When it comes to Nebraska Cornhuskers football, everyone in the state has an opinion and everyone is an expert. That statement is not sarcasm, but fact. I am fortunate enough to cover Husker athletics, and I hold strong opinions on the program, players, and coaching staff.
I thought it would be a good idea to get the perspective of others who cover college athletics. Over the next week, I will give you the thoughts of those writers, and how they feel about Nebraska Cornhuskers football. I asked the writers seven questions.
- What is your general view of Nebraska Cornhuskers Football?
- Do you see Nebraska as an elite college football program?
- Why do you think Nebraska has a problem getting top tier recruits to come to Lincoln?
- Does Nebraska playing in The Big Ten help or hurt the perception of Nebraska football?
- What is your perception of Nebraska Cornhusker fans?
What do you think Nebraska needs to do in order to reach the next level of success?
- What are your thoughts on Huskers head coach Bo Pelini?
I wanted a variety of writers from different conferences as well as teams of varying success levels to evaluate The Nebraska Cornhuskers. By diversifying the pool of respondents, it gives a better view of a national perspective. Writers that cover teams in The Big Ten, AAC, ACC, Big XII, and an Independent school answered the five questions.
Today we look at the first question on the list, “What is your general view of Nebraska Cornhuskers Football?”
I don’t really hear much about them, so I can’t form a negative opinion about them.
Louisville football is just emerging as a potential power, and the school has seen most of it’s success in basketball. It should still be a bit concerning that The Nebraska Cornhuskers, who has lost football recruits to Louisville rival Kentucky, is not really talked about much in the state.
The second response came from Joe Micik from SoaringToGory.com, a Boston College Golden Eagles blog.
I see Nebraska as a program with a lot of history and a large, committed fanbase. It’s almost hard to answer, as Boston College is in the ACC, Nebraska is in the Big Ten, and the schools have never met on the field. I would say that I don’t associate anything negative with the Huskers football program, and the only real thoughts are favorable.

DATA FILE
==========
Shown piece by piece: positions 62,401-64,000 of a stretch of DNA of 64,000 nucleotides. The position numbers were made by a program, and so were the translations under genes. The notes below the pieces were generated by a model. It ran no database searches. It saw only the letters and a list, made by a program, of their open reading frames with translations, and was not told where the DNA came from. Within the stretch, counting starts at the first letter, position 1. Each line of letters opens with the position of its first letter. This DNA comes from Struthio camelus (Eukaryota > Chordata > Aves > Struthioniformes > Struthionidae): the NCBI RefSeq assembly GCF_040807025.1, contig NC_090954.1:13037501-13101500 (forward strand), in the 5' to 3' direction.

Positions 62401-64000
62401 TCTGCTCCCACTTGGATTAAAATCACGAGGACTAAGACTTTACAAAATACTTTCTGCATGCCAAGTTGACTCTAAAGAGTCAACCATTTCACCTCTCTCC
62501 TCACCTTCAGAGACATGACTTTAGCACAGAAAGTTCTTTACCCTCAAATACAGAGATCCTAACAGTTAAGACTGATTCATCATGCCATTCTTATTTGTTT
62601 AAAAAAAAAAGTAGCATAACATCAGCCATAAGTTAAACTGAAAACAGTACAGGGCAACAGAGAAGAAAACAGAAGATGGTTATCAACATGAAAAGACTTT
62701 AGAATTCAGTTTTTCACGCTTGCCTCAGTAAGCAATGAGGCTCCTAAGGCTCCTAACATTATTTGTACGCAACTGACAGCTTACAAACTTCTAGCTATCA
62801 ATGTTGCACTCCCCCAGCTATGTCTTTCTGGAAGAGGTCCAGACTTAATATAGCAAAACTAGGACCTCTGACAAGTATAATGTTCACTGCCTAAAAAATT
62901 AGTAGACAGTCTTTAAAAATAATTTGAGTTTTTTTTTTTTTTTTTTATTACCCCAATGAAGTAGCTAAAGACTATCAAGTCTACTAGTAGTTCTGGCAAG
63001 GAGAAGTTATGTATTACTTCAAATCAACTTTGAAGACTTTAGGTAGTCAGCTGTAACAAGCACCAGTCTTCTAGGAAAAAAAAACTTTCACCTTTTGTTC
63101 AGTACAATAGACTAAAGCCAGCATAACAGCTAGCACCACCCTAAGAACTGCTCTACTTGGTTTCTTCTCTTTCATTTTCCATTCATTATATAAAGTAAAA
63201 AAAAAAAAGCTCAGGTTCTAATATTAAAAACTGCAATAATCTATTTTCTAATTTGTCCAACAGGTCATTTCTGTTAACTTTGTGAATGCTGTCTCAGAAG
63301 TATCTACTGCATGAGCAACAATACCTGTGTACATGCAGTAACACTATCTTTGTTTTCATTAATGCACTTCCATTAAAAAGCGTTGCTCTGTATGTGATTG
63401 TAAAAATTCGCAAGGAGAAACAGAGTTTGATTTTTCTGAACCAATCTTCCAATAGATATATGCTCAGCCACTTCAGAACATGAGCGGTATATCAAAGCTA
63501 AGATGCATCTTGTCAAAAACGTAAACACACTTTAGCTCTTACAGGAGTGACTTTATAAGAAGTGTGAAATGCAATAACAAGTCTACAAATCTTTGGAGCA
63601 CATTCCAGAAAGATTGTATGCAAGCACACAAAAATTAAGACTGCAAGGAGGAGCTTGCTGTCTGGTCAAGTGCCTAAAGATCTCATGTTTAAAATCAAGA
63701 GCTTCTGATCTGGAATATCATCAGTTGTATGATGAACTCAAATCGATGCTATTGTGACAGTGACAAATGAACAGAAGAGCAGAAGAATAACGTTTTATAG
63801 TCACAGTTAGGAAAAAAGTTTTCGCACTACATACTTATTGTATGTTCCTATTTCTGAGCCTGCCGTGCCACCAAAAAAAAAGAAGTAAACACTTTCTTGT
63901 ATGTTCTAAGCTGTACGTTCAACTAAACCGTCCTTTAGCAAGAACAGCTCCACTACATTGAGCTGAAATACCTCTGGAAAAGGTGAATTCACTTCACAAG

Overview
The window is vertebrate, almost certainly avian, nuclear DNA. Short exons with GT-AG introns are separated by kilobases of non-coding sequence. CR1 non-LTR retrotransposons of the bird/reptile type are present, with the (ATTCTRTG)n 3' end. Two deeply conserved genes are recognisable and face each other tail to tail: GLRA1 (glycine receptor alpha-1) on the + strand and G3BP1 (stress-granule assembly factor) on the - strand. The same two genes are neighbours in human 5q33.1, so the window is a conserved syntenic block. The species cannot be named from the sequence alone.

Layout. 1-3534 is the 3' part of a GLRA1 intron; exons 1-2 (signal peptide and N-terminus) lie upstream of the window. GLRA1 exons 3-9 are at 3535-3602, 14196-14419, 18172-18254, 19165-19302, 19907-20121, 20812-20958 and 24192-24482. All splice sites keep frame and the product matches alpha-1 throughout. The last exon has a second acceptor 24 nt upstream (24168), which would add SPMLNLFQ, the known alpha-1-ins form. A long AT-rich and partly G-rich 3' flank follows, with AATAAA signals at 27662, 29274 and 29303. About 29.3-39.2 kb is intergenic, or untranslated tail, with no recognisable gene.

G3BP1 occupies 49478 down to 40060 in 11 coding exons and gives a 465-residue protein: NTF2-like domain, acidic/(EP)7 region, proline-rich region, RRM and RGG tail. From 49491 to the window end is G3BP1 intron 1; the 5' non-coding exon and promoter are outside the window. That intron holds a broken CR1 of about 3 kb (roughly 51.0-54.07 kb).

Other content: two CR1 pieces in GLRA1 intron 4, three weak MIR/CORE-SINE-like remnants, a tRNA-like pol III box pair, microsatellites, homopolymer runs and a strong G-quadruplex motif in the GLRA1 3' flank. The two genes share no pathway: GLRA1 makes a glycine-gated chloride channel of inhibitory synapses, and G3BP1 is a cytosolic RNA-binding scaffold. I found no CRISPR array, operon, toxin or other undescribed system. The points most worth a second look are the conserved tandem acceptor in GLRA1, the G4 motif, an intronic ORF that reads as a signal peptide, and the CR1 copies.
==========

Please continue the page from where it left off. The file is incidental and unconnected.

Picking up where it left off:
Joe points out Nebraska as a team with history (which is a theme that you will see in several of the responses) and that the fanbase is committed. It shows that a writer who’s readers reside in the Boston area, Nebraska is at the very least a known football program.
I would say the Texas perspective of the Nebraska Cornhuskers is that they were once was a legendary program that now has fallen out of the mainstream elite of college football.
This is a point that many feel holds true about the Huskers, and Nebraska fans would likely argue. Then again, Husker fans would probably argue with just about anything said by a Longhorn. Regardless of how you feel about the answer Chris provided, he is not alone in his thoughts .Nebraska has not won anything of significance in over a decade.
It’s a great program with loads of tradition. Right now, I see them as a program still trying to get over the hump and be in the spotlight as a National Championship contender.
Mitch also referenced the upcoming 2015 matchup between the schools.
I know folks at BYU are thrilled to have the chance to play Nebraska in 2015. Crazy to think these two storied programs haven’t met in the past. Glad that will be changing in a few years.
I think Mitch feels the same as many Husker fans do. Again, tradition (history) comes up in conversation, but the need to get over the hump and win championships does as well. Just like Nebraska, BYU knows what it takes to win National Championships. It will be good to see The Huskers and Cougars play in a few seasons.
The final response was from Steve Pesek from GoldAndGopher.com, a Minnesota Gophers blog.
Nebraska football has been a trademark on the college sports landscape for decades. A program with a strong tradition only relative to me since the Tom Osborne teams of the 1970′s, 80′s, and 90′s. Teams that would dominate the competition at a level that SEC teams like Alabama and LSU have yet to reach. Though not as fearsome as the team once was, the current state of Cornhusker football looks to be stable. Strong teams with plenty of talent to go around and positioned well within the Big Ten Conference to succeed for years to come.
These are big words from someone who covers a team in Nebraska’s conference. Again, implications of tradition and history are evident in Steve’s response. Most impressive is his assessment that Alabama and LSU have yet to reach the dominance that Nebraska has shown in their past.
What we can take away from this evaluation is that Nebraska is seen as a a respected team who has been a traditional power. Tomorrow we will see if the writers think that Nebraska is an elite college football program.